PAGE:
We Need to Talk About Kevin
Directed by: Lynne Ramsey
Cast: Tilda Swinton, Ezra Miller, John C. Reilly
Running Time: 1 hr 52 mins
Release Date: January 27, 2012 (Chicago)
PLOT: A mother (Swinton) must deal with her extremely difficult son Kevin (Miller). To make it worse, she’s the only one who sees him as difficult.
WHO’S IT FOR?: Fans of Swinton will find more reason to praise her with this movie. Anyone concerned that this will just be another dramatic movie about a school tragedy aftermath will be proven extremely wrong. If you think you can handle such a topic’s discussion, this movie is basically a must-see.
We Need to Talk About Kevin deals with a tragedy, but it does not get into the weepier aspects of facing such an emotional burden. It instead goes much deeper into elements of inherent evil, with a title character that is almost over-the-top sinister. Kevin is not a fully realistic character, as he is a negative force in Eva’s world every day of his life. He takes “brat” to a whole new level – expecting him to pull some supernatural, Damien-like shenanigans is out of the question. But comparing him to the same evilness that the Omen-mascot has brewing inside of him is not.
As Kevin is sometimes accompanied by classic horror Theremins, we can sense that director Lynne Ramsey is trying to give us a true evil incarnate, which is the proper way to present someone who commits something as awful as Kevin has. We immediately imagine those human beings as simple, pure evil. Such evilness goes beyond full comprehension. With Ezra Miller’s sinister performance, Ramsey has us re-think the entire possibilities of evil in those around us.
Of course, Tilda Swinton is amazing in this movie, and without having to resort to shouting or exploding in a crying scene. Her character has already gone beyond those tiers, and Swinton can expertly manage this character as Eva deals with some dark feelings that some of us may never have to deal with in our entire life. Swinton works with some great silence, and she empowers scenes with just her blank face expressions (especially during the film’s “modern” scenes). Her turn as an emotional ghost is absolutely spooky.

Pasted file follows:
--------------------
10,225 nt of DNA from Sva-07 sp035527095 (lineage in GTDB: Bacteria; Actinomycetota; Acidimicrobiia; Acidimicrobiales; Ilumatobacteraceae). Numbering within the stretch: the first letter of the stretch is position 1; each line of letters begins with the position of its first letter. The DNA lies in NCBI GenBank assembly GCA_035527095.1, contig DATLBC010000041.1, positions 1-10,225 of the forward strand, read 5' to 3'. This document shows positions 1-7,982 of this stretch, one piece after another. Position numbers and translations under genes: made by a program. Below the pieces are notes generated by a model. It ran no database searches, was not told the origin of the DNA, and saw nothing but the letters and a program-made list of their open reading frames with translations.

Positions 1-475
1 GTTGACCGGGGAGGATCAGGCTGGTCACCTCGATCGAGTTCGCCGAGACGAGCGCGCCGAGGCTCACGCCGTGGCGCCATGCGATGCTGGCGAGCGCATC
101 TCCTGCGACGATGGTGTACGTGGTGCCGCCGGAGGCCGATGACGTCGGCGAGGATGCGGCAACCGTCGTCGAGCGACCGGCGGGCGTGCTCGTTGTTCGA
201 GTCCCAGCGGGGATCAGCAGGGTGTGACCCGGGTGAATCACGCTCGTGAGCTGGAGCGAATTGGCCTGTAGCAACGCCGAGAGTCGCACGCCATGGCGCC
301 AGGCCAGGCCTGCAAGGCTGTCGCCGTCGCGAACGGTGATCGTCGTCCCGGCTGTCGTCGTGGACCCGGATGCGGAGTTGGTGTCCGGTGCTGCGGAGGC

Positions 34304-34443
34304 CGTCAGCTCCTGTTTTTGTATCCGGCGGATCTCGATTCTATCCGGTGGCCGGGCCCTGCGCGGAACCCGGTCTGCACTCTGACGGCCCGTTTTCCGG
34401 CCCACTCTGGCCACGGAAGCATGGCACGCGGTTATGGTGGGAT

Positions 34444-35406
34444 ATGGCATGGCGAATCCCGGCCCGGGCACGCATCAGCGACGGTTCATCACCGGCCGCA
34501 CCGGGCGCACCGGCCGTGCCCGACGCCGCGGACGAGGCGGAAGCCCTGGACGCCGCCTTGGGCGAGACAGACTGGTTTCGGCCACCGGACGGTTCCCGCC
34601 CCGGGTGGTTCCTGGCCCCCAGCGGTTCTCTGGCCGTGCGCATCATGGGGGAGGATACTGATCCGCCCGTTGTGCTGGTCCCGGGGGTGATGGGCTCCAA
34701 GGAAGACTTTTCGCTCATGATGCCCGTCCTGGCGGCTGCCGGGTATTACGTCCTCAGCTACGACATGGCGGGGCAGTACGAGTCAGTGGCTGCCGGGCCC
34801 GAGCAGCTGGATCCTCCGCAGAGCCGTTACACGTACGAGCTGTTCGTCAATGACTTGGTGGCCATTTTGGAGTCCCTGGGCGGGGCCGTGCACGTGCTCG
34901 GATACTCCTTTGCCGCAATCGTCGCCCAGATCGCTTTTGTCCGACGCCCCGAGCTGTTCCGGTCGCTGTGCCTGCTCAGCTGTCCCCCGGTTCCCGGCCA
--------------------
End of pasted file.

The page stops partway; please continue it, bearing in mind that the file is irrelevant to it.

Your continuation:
Working with such difficult subject matter, Ramsey is able to make it stick in your head with her technical finesse, both with attention to color (red, in tomato soup, paint, etc) and some very beautiful editing. She weaves the past and present quite well, making both eras equally lively and impacting (something that The Social Network did remarkably as well).
Ramsey’s handling of this story comes with an odd tone, especially from her soundtrack. There are times when her song choices can perhaps be too ironic, and are reaching for a strange bullying perspective. For example, Ramsey plays The Beach Boys’ “In My Room” when Eva is rummaging through Kevin’s room, looking for anything that she should be concerned about.
It’s possible that Ramsey is trying to make it so that even the movie is against her, and mocking her. Ramsey even throws her name on some tomato soup in the grocery store – “Ms. Ramsey’s Tomato Soup.” Is she trying to be light with this subject? Is she finding it to be more disturbing by having positive and negative elements collide into each other? It’s a strange tone, but it works.
And concerning the factor of something being disturbing, Ramsey actually maintains a certain distance from the events that are at the center of We Need to Talk About Kevin. Her movie is rarely interested in the gory details, or of the complete emotional implosion that such a tragedy would inspire. For this – we can be thankful. We can get enough of those sad images and stories from actual news reports and unnecessary movies of the same subject (Gus van Sant’s Elephant).
By confronting the evil that leads to the tragedy at the center instead of wallowing in the emotional aftermath, We Need to Talk About Kevin may be one of the most jarring movies about such a difficult topic. It will certainly be one of the most haunting movies you’ll see this year.
FINAL SCORE: 8/10